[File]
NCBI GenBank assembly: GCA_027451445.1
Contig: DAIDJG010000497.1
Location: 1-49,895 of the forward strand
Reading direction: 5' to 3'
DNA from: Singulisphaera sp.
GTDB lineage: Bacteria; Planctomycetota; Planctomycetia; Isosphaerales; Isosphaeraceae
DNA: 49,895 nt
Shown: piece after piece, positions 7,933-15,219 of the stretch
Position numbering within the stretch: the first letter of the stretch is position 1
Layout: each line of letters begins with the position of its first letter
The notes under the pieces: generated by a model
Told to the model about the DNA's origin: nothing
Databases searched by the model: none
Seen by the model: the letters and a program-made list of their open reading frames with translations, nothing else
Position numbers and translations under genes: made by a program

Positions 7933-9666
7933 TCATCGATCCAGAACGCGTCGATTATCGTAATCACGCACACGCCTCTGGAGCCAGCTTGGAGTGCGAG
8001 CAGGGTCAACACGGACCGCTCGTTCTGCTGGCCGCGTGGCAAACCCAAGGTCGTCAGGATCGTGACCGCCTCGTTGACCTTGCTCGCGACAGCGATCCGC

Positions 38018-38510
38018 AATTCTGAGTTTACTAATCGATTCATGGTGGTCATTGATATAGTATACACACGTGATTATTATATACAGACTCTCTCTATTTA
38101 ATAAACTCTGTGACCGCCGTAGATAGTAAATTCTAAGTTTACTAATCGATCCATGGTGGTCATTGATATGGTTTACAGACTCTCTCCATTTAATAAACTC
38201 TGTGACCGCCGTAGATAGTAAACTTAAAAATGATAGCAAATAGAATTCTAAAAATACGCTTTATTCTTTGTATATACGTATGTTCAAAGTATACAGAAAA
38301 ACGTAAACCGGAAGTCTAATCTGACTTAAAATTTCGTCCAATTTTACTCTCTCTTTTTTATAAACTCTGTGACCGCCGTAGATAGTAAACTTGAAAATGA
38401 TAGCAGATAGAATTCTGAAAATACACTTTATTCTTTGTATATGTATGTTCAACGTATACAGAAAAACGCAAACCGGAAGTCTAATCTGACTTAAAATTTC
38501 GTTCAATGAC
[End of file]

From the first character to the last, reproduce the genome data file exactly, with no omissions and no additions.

NCBI GenBank assembly: GCA_027451445.1
Contig: DAIDJG010000497.1
Location: 1-49,895 of the forward strand
Reading direction: 5' to 3'
DNA from: Singulisphaera sp.
GTDB lineage: Bacteria; Planctomycetota; Planctomycetia; Isosphaerales; Isosphaeraceae
DNA: 49,895 nt
Shown: piece after piece, positions 7,933-15,219 of the stretch
Position numbering within the stretch: the first letter of the stretch is position 1
Layout: each line of letters begins with the position of its first letter
The notes under the pieces: generated by a model
Told to the model about the DNA's origin: nothing
Databases searched by the model: none
Seen by the model: the letters and a program-made list of their open reading frames with translations, nothing else
Position numbers and translations under genes: made by a program

Positions 7933-9666
7933 TCATCGATCCAGAACGCGTCGATTATCGTAATCACGCACACGCCTCTGGAGCCAGCTTGGAGTGCGAG
8001 CAGGGTCAACACGGACCGCTCGTTCTGCTGGCCGCGTGGCAAACCCAAGGTCGTCAGGATCGTGACCGCCTCGTTGACCTTGCTCGCGACAGCGATCCGC

Positions 38018-38510
38018 AATTCTGAGTTTACTAATCGATTCATGGTGGTCATTGATATAGTATACACACGTGATTATTATATACAGACTCTCTCTATTTA
38101 ATAAACTCTGTGACCGCCGTAGATAGTAAATTCTAAGTTTACTAATCGATCCATGGTGGTCATTGATATGGTTTACAGACTCTCTCCATTTAATAAACTC
38201 TGTGACCGCCGTAGATAGTAAACTTAAAAATGATAGCAAATAGAATTCTAAAAATACGCTTTATTCTTTGTATATACGTATGTTCAAAGTATACAGAAAA
38301 ACGTAAACCGGAAGTCTAATCTGACTTAAAATTTCGTCCAATTTTACTCTCTCTTTTTTATAAACTCTGTGACCGCCGTAGATAGTAAACTTGAAAATGA
38401 TAGCAGATAGAATTCTGAAAATACACTTTATTCTTTGTATATGTATGTTCAACGTATACAGAAAAACGCAAACCGGAAGTCTAATCTGACTTAAAATTTC
38501 GTTCAATGAC